‘Although the tap-water ban was lifted in the wake of West Virginia\’s Elk River chemical leak, the long-term ecological impacts of the spill remain uncertain.
On Monday, the 300,000 residents of nine counties in West Virginia were told that they could resume drinking and using their tap water, five days after an estimated 5,000 gallons of the chemical 4-methylcyclohexane methanol (MCMH) leaked into the Elk River near Charleston.
As National Geographic previously reported, MCMH is used as a foaming agent to wash certain types of coal before it is sent to market. The chemical leaked from a 48,000-gallon storage tank owned by Freedom Industries, located about a mile upriver from a drinking water treatment plant operated by West Virginia American Water, affecting the central and southwestern parts of the state. ‘ (National Geographic)
‘ From a wheedling teenager to a road-rager on your tail, most people have been pushed into bad decisions by another’s emotions. Confirming some long-held suspicions, scientists now report a new twist on emotional manipulation: Experiments suggest that men do indeed deliberately anger each other to get what they want…’ (National Geographic)
‘ A controversial auction for a hunting permit in Africa concluded this past weekend in Texas. On Saturday evening the Dallas Safari Club (DSC) awarded the permit—which allows a hunter to kill one black rhinoceros, an endangered species, in Namibia—to the auction’s anonymous winner for a reported $350,000. The club had said it hoped to raise between $250,000 and $1 million… A minister from Namibia was reportedly “jumping up and down in elation at the result because the funds go to conservation efforts in the country.” ‘ (National Geographic)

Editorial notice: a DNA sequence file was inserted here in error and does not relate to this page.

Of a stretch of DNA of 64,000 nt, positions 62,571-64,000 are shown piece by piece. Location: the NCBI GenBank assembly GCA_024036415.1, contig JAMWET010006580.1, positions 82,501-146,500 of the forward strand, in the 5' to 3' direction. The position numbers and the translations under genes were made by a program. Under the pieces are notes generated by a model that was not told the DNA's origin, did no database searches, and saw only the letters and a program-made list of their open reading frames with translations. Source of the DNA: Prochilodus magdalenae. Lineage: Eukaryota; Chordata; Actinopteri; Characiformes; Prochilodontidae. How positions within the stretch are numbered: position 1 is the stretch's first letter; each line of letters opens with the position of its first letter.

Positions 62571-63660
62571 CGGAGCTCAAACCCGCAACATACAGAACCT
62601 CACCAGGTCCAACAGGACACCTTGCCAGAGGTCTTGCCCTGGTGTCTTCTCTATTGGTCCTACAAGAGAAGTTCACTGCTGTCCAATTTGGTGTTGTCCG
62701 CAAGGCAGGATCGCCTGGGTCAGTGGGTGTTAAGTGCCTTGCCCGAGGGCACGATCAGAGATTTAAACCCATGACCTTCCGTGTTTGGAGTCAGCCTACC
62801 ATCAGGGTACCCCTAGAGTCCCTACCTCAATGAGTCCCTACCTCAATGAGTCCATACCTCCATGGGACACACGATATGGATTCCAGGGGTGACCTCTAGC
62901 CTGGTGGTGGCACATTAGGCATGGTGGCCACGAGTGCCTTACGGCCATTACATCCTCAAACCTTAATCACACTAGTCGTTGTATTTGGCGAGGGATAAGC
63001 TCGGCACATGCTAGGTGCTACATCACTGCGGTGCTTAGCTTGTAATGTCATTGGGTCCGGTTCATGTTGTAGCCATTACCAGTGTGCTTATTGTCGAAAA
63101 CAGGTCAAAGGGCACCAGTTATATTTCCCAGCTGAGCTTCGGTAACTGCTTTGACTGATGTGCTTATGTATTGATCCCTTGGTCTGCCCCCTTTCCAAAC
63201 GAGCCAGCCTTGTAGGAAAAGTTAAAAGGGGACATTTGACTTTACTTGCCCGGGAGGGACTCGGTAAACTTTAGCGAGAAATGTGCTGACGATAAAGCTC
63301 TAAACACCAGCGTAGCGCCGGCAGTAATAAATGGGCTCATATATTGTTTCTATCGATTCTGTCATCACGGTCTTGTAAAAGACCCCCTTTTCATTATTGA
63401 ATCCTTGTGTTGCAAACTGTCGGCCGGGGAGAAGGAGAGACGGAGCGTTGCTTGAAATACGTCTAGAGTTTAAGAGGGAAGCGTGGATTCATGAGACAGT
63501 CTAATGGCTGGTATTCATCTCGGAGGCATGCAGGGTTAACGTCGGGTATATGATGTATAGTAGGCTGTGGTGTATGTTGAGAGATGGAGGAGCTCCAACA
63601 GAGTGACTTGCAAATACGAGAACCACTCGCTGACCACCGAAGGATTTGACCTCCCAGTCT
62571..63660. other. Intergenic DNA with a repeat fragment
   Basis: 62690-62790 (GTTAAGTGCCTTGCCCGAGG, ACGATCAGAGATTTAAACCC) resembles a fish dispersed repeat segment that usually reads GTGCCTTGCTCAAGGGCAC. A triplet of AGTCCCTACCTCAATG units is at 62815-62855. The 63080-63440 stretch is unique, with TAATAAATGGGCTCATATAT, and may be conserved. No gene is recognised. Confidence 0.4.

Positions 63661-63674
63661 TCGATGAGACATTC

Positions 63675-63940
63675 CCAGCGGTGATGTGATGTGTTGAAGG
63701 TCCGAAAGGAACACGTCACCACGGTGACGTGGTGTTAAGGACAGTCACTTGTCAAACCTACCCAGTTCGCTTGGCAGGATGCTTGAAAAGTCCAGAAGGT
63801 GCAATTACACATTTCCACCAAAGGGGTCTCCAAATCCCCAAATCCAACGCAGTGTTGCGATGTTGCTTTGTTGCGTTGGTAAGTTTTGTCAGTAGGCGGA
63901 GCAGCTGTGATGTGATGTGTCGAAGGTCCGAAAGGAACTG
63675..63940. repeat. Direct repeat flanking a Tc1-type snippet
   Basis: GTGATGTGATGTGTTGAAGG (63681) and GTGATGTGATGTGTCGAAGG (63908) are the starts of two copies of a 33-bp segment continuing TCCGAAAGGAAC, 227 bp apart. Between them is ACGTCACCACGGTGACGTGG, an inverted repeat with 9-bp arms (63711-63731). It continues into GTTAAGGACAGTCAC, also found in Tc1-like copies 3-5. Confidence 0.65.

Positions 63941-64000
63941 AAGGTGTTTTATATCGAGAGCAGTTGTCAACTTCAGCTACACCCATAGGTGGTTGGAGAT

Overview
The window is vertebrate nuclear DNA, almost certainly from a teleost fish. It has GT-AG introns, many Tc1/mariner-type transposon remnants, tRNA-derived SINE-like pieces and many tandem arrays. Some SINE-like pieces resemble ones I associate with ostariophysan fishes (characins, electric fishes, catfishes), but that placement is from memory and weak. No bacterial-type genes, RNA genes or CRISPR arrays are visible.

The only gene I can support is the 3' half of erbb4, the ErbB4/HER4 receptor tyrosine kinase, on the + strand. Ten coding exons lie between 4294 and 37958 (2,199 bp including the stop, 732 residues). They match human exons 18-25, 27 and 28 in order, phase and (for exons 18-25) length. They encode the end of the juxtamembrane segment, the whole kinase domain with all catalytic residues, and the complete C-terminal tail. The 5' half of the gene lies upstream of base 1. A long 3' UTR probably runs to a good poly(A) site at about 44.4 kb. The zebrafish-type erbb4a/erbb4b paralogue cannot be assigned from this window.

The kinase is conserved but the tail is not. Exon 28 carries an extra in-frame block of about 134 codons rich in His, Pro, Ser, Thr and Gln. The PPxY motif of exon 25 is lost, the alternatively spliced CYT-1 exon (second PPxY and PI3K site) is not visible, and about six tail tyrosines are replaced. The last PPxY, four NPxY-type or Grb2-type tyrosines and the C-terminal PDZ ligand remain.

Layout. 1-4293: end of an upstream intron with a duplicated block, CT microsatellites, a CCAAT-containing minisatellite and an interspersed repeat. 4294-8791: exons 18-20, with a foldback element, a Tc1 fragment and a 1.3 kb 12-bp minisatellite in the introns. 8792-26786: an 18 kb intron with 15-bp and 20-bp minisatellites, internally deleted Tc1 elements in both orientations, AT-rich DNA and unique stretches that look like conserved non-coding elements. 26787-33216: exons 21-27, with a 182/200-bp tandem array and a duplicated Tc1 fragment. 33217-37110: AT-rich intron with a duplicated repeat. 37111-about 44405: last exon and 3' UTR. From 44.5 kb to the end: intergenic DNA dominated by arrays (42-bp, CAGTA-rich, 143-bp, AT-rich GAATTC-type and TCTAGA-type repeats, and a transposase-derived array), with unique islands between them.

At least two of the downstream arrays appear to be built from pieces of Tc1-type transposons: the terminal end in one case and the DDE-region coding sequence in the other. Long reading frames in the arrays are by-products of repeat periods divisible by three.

‘The world’s leading space agencies kicked off this year with a bold new plan to put humans on Mars in the coming decades.
At a Jan. 9 meeting of the International Space Exploration Forum in Washington, D.C., countries including the U.S., Japan, China and Russia, as well as the European Union, agreed that putting humans on the red planet should be a longterm joint priority…’ (Mashable)
‘Abstract: The aims of this paper are to narrate and analyze some psychological phenomena that I have perceived in dead people, including evidence of post-traumatic stress disorder (PTSD) in murdered people. The methodology adopted was \”projection of consciousness\” (i.e., a non-ordinary state of consciousness), which allowed me to observe, interact, and interview dead people directly as a social psychologist. This investigation was based on Cartesian skepticism, which allowed me a more critical analysis of my experiences during projection of consciousness. There is strong evidence that a dead person: (i) continues living, thinking, behaving after death as if he/she still has his/her body because consciousness continues in an embodied state as \’postmortem embodied experiences\’; (ii) may not realize for a considerable time that he/she is already dead since consciousness continues to be embodied after death (i.e., \’postmortem perturbation\’ – the duration of this perturbation can vary from person to person, in principle according to the type of death, and the level of conformation), and (iii) does not like to talk, remember, and/or explain things related to his/her own death because there is evidence that many events related to death are repressed in his/her unconscious (\’postmortem cognitive repression\’). In addition, there is evidence that dying can be very traumatic to consciousness, especially to the murdered, and PTSD may even develop.’ (Australian Journal of Parapsychology)
‘ Anthrozoologist John Bradshaw insists that cats really aren’t terribly domesticated and think that humans are the same species as them, but oddly “non-hostile.” ‘ (CNET News).